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Preview: Mike Cole's .NET Blog

Mike Cole's .NET Blog


Atlanta Geek Dinner - November Edition (11/15/2004)

Thu, 11 Nov 2004 18:35:00 GMT

Kirk Evans is organizing round 2 of the Atlanta Geek Dinner.  It will be Monday, 11/15/2004 6PM, at the Perimeter Mall food court.  Heck, as long as they serve beer.  See you guys there.

October Surprise

Thu, 21 Oct 2004 18:31:00 GMT

And its not from the Bush or Kerry camps. Instead, it is from Microsoft's developer division, announcing C# Edit-and-Continue support in VS 2005.  Woo-hoo!

Atlanta Geek Dinner

Thu, 17 Jun 2004 03:32:00 GMT

Wow.  Geeks everywhere! The Atlanta Geek Dinner went off with out a hitch. Kirk tells us that next time Microsoft will even pick up the tab. ;-)

It was great meeting the group. People from all over. A showing by Home Depot, Matra, Turner, HomeBanc, Microsoft of course - and lots of others. I enjoyed meeting Paul Wilson, Michael Earls.... where was Matthew Nolton?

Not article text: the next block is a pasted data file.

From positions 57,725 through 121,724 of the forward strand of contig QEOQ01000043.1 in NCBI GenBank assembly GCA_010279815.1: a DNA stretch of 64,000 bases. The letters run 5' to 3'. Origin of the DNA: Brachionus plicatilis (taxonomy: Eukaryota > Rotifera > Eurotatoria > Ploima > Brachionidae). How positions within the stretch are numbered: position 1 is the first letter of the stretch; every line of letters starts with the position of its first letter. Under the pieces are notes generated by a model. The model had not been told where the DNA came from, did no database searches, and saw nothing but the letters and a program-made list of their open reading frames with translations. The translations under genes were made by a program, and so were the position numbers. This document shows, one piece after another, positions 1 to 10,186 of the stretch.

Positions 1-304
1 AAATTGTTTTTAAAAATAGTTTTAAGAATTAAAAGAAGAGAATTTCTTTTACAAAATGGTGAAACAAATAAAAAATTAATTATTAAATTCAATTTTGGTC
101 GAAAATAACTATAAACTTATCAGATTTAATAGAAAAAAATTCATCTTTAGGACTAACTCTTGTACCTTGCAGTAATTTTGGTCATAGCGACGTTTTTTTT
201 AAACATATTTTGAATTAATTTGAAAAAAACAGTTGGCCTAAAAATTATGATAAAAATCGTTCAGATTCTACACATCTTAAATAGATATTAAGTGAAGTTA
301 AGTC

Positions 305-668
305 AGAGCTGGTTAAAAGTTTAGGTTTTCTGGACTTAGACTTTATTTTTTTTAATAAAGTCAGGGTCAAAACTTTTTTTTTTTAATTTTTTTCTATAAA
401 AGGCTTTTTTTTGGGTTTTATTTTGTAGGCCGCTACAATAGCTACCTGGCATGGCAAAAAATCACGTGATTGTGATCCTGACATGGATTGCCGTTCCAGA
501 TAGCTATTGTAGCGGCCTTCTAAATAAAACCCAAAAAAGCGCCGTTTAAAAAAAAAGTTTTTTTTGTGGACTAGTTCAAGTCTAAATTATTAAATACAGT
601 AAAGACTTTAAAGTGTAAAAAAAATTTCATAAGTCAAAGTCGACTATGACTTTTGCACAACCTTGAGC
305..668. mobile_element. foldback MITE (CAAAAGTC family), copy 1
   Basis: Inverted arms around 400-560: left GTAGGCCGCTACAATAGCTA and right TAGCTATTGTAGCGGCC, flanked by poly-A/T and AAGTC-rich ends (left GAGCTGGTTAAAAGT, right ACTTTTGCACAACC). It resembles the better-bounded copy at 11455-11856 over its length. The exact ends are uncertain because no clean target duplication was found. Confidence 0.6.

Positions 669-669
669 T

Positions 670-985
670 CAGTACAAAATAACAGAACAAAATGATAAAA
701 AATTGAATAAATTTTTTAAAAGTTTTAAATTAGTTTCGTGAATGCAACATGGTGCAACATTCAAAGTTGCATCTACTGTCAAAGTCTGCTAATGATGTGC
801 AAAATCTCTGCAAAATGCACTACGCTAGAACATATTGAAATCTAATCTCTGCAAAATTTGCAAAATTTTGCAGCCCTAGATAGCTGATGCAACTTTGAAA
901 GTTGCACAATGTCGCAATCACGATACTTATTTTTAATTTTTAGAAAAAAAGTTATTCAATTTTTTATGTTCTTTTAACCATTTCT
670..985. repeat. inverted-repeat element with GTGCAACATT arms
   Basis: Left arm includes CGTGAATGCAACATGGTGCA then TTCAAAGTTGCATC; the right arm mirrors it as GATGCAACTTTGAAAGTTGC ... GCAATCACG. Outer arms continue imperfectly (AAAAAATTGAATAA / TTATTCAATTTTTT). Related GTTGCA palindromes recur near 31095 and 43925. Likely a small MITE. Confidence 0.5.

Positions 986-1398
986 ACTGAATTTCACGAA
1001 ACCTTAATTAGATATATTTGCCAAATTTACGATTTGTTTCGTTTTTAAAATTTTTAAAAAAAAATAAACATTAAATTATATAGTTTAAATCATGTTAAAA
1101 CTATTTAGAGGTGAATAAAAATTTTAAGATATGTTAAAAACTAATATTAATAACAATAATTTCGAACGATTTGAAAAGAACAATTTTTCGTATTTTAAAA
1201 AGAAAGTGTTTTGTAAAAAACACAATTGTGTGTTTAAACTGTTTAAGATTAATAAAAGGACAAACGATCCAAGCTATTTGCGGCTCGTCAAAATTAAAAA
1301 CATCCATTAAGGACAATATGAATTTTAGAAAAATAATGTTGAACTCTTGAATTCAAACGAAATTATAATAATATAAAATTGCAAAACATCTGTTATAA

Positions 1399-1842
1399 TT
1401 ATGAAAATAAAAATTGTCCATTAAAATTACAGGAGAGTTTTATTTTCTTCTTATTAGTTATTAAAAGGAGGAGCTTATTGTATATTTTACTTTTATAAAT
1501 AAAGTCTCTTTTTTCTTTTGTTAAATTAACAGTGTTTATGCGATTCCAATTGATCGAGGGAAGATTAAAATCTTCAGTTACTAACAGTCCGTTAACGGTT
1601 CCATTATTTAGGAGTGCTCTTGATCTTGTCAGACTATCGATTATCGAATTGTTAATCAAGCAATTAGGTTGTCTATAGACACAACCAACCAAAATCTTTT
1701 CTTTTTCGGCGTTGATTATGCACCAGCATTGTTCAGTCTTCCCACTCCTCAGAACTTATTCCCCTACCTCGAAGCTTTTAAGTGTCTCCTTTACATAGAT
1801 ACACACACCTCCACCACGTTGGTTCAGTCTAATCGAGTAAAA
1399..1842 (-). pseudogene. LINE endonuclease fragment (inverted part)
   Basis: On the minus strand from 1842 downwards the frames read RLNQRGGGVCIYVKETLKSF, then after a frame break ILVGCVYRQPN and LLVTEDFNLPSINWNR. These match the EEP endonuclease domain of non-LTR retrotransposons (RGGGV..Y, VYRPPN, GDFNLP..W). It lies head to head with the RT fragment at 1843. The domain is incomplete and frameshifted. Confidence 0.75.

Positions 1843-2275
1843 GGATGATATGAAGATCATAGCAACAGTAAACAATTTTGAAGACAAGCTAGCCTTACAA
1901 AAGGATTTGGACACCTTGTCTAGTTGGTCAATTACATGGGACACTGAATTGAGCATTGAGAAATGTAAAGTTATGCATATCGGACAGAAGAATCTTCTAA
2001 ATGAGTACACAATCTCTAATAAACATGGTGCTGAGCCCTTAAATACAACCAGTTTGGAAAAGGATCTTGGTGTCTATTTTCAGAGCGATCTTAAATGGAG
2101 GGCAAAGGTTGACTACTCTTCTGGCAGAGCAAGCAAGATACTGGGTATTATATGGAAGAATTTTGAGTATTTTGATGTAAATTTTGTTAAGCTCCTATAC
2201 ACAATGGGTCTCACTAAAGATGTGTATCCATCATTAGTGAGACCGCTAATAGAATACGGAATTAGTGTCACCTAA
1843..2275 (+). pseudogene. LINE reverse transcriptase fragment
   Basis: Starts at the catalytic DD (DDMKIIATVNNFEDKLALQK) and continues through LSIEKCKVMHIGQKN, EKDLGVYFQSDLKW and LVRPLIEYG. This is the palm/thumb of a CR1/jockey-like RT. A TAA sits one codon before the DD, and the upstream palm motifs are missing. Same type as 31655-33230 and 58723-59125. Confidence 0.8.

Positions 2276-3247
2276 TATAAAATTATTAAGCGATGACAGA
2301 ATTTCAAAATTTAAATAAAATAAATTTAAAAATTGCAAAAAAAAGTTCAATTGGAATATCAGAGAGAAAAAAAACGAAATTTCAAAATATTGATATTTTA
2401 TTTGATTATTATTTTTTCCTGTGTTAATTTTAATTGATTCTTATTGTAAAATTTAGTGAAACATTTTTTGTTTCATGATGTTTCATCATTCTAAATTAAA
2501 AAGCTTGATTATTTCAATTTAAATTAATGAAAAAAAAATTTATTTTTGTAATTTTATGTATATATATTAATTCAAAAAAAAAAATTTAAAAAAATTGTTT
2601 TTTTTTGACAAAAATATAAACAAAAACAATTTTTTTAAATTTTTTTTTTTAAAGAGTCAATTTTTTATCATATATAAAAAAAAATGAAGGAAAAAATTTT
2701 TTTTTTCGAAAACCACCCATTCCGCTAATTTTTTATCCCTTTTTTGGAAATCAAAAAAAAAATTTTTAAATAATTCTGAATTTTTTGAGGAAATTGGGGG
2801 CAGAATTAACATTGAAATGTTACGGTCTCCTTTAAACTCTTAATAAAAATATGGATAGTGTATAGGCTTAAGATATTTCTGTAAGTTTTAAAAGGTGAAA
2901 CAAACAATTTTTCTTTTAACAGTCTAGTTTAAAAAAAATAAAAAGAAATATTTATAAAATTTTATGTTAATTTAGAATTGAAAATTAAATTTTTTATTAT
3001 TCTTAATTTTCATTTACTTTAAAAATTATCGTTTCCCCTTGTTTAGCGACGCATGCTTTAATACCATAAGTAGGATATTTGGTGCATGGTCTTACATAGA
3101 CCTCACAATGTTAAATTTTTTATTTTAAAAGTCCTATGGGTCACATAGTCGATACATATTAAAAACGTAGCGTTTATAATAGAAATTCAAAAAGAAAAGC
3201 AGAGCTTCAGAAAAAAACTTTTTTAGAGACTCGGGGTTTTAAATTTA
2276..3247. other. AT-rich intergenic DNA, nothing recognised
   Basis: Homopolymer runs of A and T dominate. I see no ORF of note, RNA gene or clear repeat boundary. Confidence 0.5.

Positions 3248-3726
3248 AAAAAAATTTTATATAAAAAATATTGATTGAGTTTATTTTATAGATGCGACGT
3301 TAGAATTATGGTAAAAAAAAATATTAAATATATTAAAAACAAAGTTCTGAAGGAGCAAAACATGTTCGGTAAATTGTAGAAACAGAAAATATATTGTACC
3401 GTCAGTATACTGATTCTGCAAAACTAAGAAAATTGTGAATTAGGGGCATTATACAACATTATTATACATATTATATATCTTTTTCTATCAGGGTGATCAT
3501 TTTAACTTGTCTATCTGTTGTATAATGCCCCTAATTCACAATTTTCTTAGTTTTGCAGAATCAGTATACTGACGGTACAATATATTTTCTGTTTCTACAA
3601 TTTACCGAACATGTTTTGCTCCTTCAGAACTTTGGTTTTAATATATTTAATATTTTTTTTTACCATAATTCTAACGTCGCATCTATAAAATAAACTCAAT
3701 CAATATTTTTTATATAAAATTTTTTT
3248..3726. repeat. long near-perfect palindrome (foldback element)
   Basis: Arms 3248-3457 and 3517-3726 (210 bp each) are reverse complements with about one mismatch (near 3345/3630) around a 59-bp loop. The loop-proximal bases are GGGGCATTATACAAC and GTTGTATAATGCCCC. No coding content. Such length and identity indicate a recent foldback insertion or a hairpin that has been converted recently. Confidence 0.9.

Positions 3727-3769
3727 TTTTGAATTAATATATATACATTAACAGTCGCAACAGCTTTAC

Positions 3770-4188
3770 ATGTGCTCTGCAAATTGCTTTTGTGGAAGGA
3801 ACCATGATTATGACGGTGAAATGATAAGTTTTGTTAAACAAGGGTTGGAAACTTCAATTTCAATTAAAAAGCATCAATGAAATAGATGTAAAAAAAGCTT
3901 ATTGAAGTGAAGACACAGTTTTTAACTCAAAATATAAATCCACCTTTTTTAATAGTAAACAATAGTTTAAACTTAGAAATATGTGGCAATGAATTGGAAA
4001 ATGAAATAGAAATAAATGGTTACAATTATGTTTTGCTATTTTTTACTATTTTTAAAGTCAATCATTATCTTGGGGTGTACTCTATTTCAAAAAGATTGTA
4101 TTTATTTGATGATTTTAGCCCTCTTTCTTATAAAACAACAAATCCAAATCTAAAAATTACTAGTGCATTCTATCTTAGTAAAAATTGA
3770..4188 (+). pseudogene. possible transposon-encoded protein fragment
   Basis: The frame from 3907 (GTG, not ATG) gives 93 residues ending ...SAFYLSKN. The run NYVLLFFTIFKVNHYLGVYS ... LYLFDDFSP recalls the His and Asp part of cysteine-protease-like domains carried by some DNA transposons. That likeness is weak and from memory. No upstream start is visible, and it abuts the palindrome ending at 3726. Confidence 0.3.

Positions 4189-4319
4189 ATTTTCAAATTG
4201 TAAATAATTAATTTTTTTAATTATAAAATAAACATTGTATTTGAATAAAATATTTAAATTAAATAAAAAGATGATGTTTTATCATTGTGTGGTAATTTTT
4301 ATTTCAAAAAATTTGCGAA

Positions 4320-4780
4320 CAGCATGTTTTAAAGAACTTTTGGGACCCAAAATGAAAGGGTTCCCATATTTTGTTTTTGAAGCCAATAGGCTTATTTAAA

Thanks to Kirk Evans and Don Browning for making it happen.


(Below, standing: Wally, Kirk)
(Earls, Cole)

(Back Left: Browning, Wilson) (Back Right: Paul Lockwood, Mauricio Feijo) (Also: Kevin, Jason)

My excuse for being in Japan...

Fri, 14 May 2004 16:58:00 GMT a Microsoft Certified Partner conference that isn't actually taking place.

I'm bloggin here from the Westin Tokyo with a pretty awesome view of the city, including the Tokyo Tower that went dark about 1 hour ago (1230AM)

Oh this Japanese culture.... My girlfriend has been here for a week visiting her dad, and I came in tonight and met the family. Now ---- to wrangle a week together (alone) in Tokyo she is actually telling her dad she is going home (to Atlanta) tomorrow.... While at the same time, I just got here on business.... Its a little far fetched, but what are you gonna do.

My first ride on the subway --- I ran into a local with an O'Reilly XML tee-shirt, also a bag promoting some O'Reilly Perl book. Interesting. I have no idea what the software consulting market here is like. Anyone know?